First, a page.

In late 2020, My Darling Clementine—aka husband-and-wife duo Michael Weston King and Lou Dalgleish—released their Country Darkness album, a collection of country-tinged Elvis Costello covers (plus one original) that they recorded with Attractions/Imposters keyboardist Steve Nieve; the songs had previously been released on a series of EPs in 2019 and ’20. But, like too many other albums and EPs in the pandemic age, it faded away despite a spate of positive reviews from the usual suspects of American Songwriter, Mojo and Uncut.
King, it should be noted, once led the Good Sons, who were often called the British Uncle Tupelo. Dalgleish, meanwhile, performed with such luminaries as Bryan Ferry and the Brodsky Quartet, and also released four well-received albums herself during the ‘90s. In 2010, she also starred in They Call Her Natasha, a play she and King penned that charted the second Elvis’s career through the eyes—and voice—of a fan obsessed with him; King also appeared in the musical, as the below trailer shows.
Country Darkness hones in on a specific element of Costello’s oeuvre that first revealed itself to the general public when he covered a slew of country songs during a Hollywood concert in early 1979, including his own “Stranger in the House” (which would be included on a George Jones album later that year—as a duet between the two, no less.) A few years later came Almost Blue and in the years since (and even prior) one can hear strains of country throughout many of his songs and albums.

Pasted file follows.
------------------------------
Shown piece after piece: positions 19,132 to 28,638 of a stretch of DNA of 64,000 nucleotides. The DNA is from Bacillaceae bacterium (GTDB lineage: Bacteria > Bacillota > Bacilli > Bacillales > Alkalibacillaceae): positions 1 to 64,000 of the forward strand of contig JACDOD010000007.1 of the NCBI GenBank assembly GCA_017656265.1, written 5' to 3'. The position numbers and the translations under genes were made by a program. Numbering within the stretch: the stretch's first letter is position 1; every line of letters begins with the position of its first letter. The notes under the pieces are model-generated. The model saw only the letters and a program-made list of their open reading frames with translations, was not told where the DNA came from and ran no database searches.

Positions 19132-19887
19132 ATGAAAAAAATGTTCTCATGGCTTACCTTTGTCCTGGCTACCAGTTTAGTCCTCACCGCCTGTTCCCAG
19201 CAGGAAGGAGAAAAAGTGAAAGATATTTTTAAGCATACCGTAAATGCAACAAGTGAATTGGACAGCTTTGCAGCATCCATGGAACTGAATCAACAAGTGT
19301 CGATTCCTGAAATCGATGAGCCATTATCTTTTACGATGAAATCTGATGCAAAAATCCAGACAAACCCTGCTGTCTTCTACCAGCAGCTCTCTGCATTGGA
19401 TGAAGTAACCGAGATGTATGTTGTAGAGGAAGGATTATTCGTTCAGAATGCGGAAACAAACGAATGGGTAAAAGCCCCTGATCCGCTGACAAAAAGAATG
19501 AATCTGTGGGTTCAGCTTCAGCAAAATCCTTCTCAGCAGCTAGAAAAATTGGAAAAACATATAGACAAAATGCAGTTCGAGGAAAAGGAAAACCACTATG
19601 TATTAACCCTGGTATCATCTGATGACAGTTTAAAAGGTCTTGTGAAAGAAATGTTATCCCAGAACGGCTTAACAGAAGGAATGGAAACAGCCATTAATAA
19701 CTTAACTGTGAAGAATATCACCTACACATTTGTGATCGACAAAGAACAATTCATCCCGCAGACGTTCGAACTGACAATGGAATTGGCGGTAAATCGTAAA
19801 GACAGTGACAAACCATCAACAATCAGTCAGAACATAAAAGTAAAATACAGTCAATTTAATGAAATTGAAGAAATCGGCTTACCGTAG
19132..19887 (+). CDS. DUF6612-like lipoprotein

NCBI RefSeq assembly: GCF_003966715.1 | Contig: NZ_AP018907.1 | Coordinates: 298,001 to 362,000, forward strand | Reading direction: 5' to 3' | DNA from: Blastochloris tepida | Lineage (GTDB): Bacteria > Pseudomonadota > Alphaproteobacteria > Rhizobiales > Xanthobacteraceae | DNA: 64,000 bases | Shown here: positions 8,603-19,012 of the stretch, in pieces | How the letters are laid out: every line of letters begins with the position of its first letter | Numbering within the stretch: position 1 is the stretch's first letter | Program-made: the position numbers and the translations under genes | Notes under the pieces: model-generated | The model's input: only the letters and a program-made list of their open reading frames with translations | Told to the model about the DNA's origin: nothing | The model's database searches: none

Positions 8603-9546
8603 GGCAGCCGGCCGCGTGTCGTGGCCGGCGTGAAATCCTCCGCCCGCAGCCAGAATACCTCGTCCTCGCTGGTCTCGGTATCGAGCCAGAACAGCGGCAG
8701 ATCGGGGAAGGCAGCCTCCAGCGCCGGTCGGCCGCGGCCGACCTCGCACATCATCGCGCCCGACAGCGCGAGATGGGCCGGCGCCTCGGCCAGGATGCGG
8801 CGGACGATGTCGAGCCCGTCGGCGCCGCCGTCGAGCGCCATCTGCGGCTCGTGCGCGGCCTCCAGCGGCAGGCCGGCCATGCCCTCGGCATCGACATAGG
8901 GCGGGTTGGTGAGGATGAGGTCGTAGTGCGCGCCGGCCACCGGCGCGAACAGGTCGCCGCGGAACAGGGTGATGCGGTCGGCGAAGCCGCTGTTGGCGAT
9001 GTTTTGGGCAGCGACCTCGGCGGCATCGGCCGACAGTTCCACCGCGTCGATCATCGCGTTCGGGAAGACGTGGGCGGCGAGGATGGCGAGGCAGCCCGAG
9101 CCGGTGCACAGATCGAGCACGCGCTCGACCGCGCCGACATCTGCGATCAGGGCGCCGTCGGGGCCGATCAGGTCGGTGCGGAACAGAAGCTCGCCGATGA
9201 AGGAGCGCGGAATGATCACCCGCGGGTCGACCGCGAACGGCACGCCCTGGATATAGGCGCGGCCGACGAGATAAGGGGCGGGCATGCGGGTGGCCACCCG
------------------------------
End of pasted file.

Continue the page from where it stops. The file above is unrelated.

Which is to say, if they haven’t already, fans of Costello and both alternative and traditional country should give Country Darkness a listen. King and Dalgleish join forces, and trade lines and verses, like (take your pick) Gram and Emmy, George and Tammy, and Johnny and June, in that they routinely flash their heart-shaped bruises for the world to see.
The songs are plucked from throughout Costello’s career, including one of the highlights from his collaboration with Paul McCartney, “That Day Is Done,” and “The Crooked Line,” which he co-wrote with T-Bone Burnett (and that featured Emmylou Harris on harmonies). “I Felt the Chill Before the Winter Came,” a co-write with Loretta Lynn, is another stunner, as is “Indoor Fireworks.” Though most were not written as duets, King and Dalgleish take turns on verses and lines in such a way that you’d think they were; and Steve Nieve’s prowess is on powerful display throughout, most notably on the Trust-era tune “Different Finger.”
To an extent, the album reminds me of the excellent 2017 covers album from sisters Shelby Lynne and Allison Moorer, Not Dark Yet, though those two cast their net wider than one songwriter. The songs are refashioned to better fit the talents of My Darling Clementine, yet the alterations never diminish their power. It’s an album well worth exploring—and my hunch is that it plays even more powerfully in concert. Which leads to this: Now that the pandemic is easing up and live music is becoming a thing again, My Darling Clementine is touring in support of Country Darkness. Those are sure to be magical nights. See them if you can.
The track list: